Mora has handle on hype, if not hand

THE BALTIMORE SUN

CHICAGO - No matter how many elements conspire to distract Orioles left fielder Melvin Mora, there's always the hand to occupy his thoughts and raise his concerns.

Being a first-time All-Star? He still worries about the hand.

Having all six children with him at the team hotel? He still worries about the hand.

Most players want to be on the field for the majority of the game and feed the competitive beast within them. Mora didn't seem to care if it stayed hungry.

Standing in front of his locker in the American League's clubhouse yesterday, Mora pressed a thumb against the spot on his right palm that has been sore for almost a month. He aggravated the injury while chasing a fly ball during Sunday's game in Oakland and slamming into the fence.

He still worries about the hand.

But he just needed his legs last night in the All-Star Game. Mora was used as a pitch runner for the Angels' Garret Anderson in the eighth inning and scored from third base on a double by the Blue Jays' Vernon Wells as the AL rallied to win, 7-6.

"I hope I get some rest so it can feel better." he said. "If I get a chance to have one at-bat, that's fine. It doesn't matter. But the bruise is still there. I don't want to get jammed."

A smile spreading across his face, Mora added: "I hope they don't put me in there for nine innings, because I don't want to face the closer."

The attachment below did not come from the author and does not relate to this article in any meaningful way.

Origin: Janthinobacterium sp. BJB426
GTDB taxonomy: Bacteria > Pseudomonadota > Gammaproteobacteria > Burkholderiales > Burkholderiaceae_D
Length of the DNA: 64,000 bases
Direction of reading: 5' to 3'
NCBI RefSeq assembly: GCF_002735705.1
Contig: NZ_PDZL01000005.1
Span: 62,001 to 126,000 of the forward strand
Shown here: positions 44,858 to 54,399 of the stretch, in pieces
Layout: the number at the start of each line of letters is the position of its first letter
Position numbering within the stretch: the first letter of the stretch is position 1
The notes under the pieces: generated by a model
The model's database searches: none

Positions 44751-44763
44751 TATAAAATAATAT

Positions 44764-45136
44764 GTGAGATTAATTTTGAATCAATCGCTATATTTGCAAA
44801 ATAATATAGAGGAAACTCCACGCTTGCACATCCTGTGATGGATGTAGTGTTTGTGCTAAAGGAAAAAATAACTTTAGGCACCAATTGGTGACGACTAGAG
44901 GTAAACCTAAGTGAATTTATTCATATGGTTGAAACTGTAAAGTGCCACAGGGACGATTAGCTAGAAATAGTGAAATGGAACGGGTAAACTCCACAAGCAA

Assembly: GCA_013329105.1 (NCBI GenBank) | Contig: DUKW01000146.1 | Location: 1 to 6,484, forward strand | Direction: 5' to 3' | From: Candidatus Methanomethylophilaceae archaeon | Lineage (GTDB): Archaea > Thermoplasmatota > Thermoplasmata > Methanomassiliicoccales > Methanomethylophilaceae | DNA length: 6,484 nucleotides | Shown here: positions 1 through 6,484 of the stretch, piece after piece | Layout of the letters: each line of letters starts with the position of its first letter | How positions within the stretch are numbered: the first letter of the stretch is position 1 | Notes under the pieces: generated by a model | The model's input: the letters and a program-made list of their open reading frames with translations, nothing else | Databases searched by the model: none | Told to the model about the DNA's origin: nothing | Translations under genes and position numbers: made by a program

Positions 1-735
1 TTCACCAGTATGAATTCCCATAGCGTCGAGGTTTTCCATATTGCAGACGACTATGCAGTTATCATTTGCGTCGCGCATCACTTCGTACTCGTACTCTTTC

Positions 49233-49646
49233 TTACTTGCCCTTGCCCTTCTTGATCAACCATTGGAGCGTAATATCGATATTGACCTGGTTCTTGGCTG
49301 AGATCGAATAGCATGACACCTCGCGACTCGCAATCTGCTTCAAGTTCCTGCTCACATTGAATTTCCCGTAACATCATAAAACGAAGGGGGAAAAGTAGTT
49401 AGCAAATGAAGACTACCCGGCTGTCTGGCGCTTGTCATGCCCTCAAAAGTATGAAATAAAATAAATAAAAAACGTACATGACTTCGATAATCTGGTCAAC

Which one? The National League roster included John Smoltz, Eric Gagne and Billy Wagner. Pick your poison.

"Smoltz." he said.

Mora enjoyed the All-Star experience as much as he could between palm readings. His locker was situated beside Alex Rodriguez and Jorge Posada, both voted in as starters for the game. He kept looking around the room, soaking in as much detail as possible while trying to blend in with his more high-profile teammates.

"It's been crazy but fun." he said. "I've gotten to know a lot of people. It's great."

His time alone with his wife, Gisel, lasted about an hour at Monday night's All-Star gala at the Field Museum. They returned to their hotel room and chatted with Gisel's brother and sister - part of the six-member babysitting party - before retiring to bed.

"There wasn't too much to do in Chicago." he said.

Yesterday's activities included a stop at Niketown before heading to U.S. Cellular Field. The Mora family has a lot of feet to cover.

The quintuplets celebrate their second birthday on July 28, three days before the waiver deadline. Mora grimaces as if hit by another Greg Maddux fastball - the source of his bruised hand - when the word "trade" is uttered.

He remains one of the Orioles' most marketable players, gifted enough defensively to start at numerous positions and proficient enough at the plate to rank second in the American League with a .349 average. Contending teams want him, and the Orioles are listening to offers while stressing that he's not being shopped.

"It's something I can't control." Mora said. "When you have a good relationship with the Orioles, and you have your family there, it's hard if you have to go somewhere else. But it's a business."

His desire to remain with the Orioles is so strong, he became suspicious of AL coaches and players who greeted him the past two days. Maybe there's more to worry about than the hand.

"They say, "Hello, how are you doing?" I say, "Fine," but I'm thinking, "Don't tell me hello too much, OK?" I can't imagine myself with any other team, but sometimes you have to walk away."

Another good reason to visit Niketown.

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